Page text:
I know my parents read me bedtime stories when I was a kid – but, truth be told, what I remember most were certain tapes I had (yes, they were tapes) each with a particular story on it. My favorite? The story of the exodus from Egypt, led by Moses, on that first passover.
Now that I think back it’s a bit scary, actually – plagues of locusts and frogs, rivers turning to blood, and then, to cap it all off, the death of the first born child of every Egyptian household. It’s not, now that I think about it, really the stuff of children’s bedtime stories.
Except that it was. For me at least.
Perhaps kids are more able to absorb and integrate these things than we adults give them credit for. I do distinctly remember the wailing of the cries as the firstborn of Pharaoh and his kingdom were found dead. But I knew that the ‘good guys’ – in this case the People of Israel – were okay, safe and sound, because they had received the secret code from God before the night fell – to put the blood of a lamb on the doorpost so that the angel of death would know to pass them by, to pass over – not to kill them.
It was the horror of the tragedy that had befallen the Egyptians – even their ruler the Pharaoh – that gave cover and excuse for this exodus led by Moses, the reluctant spokesperson. Moses, who had been encountered by God in the burning bush, and who was now leading the people out of slavery, and toward a new life, a free life, in the promised land. The promised land that was reported to flow with milk and honey, as opposed to the land they had been living in, the land of their captivity which flowed not with milk and honey, but with difficulty, with hard and oppressive labor.
Last night here in our community of La Mision, we celebrated, remembered, this exodus event. I had been looking forward to it since last year when some of us spoke of sharing a seder meal together. For me, it’s something I’ve wanted to participate in for as long as I can remember – this passover meal that I learned of on those childhood tapes, and that I later learned was the basis for the meal that Jesus, a Jew, celebrated with his friends, his disciples, the night he was arrested, the night before he was crucified. This meal that in the Christian church has now come to be called Communion, Eucharist, or the Lord’s Supper.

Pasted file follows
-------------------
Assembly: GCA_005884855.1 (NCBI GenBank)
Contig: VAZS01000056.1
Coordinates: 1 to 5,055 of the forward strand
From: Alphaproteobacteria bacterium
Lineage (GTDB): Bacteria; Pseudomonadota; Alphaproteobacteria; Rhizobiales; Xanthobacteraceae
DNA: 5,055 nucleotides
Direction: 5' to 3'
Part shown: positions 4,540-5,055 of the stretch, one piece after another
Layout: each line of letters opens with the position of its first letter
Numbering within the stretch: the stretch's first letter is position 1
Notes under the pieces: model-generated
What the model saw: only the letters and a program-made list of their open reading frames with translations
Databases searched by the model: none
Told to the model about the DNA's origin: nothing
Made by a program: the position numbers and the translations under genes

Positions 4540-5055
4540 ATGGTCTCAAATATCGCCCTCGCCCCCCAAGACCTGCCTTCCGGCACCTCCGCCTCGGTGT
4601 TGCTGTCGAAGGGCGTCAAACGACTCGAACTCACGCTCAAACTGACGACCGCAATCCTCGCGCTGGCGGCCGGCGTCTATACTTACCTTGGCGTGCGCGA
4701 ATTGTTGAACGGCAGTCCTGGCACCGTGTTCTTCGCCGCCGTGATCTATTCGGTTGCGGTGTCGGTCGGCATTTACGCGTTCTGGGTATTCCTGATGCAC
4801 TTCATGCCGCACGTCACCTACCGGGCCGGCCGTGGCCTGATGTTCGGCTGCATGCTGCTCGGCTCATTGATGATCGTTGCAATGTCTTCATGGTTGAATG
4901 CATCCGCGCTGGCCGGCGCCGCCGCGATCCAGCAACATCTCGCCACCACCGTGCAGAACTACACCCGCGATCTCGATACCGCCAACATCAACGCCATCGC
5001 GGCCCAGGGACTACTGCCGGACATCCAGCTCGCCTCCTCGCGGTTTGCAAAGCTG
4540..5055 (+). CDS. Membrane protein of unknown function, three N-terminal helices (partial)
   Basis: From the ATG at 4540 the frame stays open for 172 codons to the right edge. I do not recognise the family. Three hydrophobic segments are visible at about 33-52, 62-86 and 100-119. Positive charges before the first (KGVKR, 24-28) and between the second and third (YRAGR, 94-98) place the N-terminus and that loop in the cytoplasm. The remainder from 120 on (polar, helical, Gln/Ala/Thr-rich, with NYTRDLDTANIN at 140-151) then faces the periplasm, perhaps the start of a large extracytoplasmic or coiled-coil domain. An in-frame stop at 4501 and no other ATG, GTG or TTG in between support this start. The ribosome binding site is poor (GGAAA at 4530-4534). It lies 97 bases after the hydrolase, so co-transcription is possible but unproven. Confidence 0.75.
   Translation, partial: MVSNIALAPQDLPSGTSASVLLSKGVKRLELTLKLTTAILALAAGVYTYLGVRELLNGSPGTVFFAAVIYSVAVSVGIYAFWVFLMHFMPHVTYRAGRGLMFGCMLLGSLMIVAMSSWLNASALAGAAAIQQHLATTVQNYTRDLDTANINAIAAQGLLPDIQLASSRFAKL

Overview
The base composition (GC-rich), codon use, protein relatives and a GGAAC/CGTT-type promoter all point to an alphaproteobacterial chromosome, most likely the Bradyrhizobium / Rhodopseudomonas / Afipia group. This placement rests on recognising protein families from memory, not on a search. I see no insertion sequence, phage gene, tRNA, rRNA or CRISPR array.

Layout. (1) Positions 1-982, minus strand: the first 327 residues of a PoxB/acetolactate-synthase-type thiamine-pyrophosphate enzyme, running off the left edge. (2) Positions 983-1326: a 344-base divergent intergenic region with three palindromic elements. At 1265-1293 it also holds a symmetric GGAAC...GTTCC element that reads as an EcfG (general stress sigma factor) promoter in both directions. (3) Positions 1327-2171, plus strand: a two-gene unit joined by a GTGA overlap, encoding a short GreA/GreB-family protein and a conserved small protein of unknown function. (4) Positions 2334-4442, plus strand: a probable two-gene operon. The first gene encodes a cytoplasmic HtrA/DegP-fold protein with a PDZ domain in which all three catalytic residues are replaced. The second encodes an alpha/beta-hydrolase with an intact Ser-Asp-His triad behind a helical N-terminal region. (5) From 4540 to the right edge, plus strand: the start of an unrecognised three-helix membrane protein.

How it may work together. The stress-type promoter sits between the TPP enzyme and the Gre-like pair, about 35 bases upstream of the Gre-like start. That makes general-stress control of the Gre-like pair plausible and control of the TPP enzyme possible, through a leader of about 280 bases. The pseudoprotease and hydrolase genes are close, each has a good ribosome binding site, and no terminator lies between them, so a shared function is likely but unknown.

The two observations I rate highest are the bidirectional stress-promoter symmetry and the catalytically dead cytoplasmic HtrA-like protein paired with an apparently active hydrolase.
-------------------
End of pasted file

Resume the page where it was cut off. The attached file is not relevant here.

It was on his final night walking this earth that Jesus of Nazareth took bread, took wine, as he blessed them and shared them with his disciples, and told them to do this in remembrance of him. The meal that was meant to remember a release from slavery, a liberation, a turning away from that which kept them in bondage and turning toward that which would offer them life, new life, new beginnings and a release from all that which enslaved them. This meal that was a celebration of the exodus – an exodus he was inviting them to find not just in remembering the past, but as Ron reminded us last night before we began our seder meal, it is a call for us to live this story ourselves – we are the ones who have been brought out of slavery, we are the ones who have been set free, and we are the ones to continue to work for the Jewish idea of the tikkun olam, the repairing of the world. Jesus often referred to it as the ‘kingdom of God’ – an inbreaking reign where those who were sick were being healed, those who were blind were beginning to see, those who were deaf were beginning to hear, and those who were dead were being given new life.
How sad and very ironic that it is this very meal, done in memory of liberation, that has often been the cause of so much exclusion rather than inclusion, has focused on keeping out those deemed unworthy (who of us is ever worthy?) rather than welcoming all in our worthiness and unworthiness. In our seder last night we included two additional items on our table as reminders of this continued need for liberation – an orange, representing our gay and lesbian friends and neighbors who have struggled for so long to find equality at the table, and an olive, on behalf of our Palestinian brothers and sisters who still live with the dream, but not the reality, of homeland and of freedom.
It is said, in the story of the exodus, that Moses held up his arms and the sea parted to allow the people of Israel to cross through to the other side, to freedom. As a young girl who had listened to this story countless time on my storybook tape, I tried repeatedly, when going to the beach, to hold up my arms and see if it might cause the waves of the Pacific Ocean to part. Though I tried and tried, I never seemed to be able to quite master it. The waves just kept coming.
I live not far from a giant statue of Jesus. He too is standing, facing the waters of the ocean. He too has his hands raised up, as if in blessing.
But I’ve begun to wonder if maybe he is holding his arms up, parting a way through, a way of liberation, a way of freedom from slavery.
And I wonder if he might be inviting those of us who claim to follow him to join him in that act, to raise our hands, even when the waves keep coming. To join in the invitation to be repairers of the world, in helping to usher in the reign of God – where there is neither Jew nor Gentile, male nor female, slave nor free, straight or gay, Palestinian or Israeli, but where all people are welcomed to the table, all people are invited to share in the meal, the feast, this great banquet that is set before us.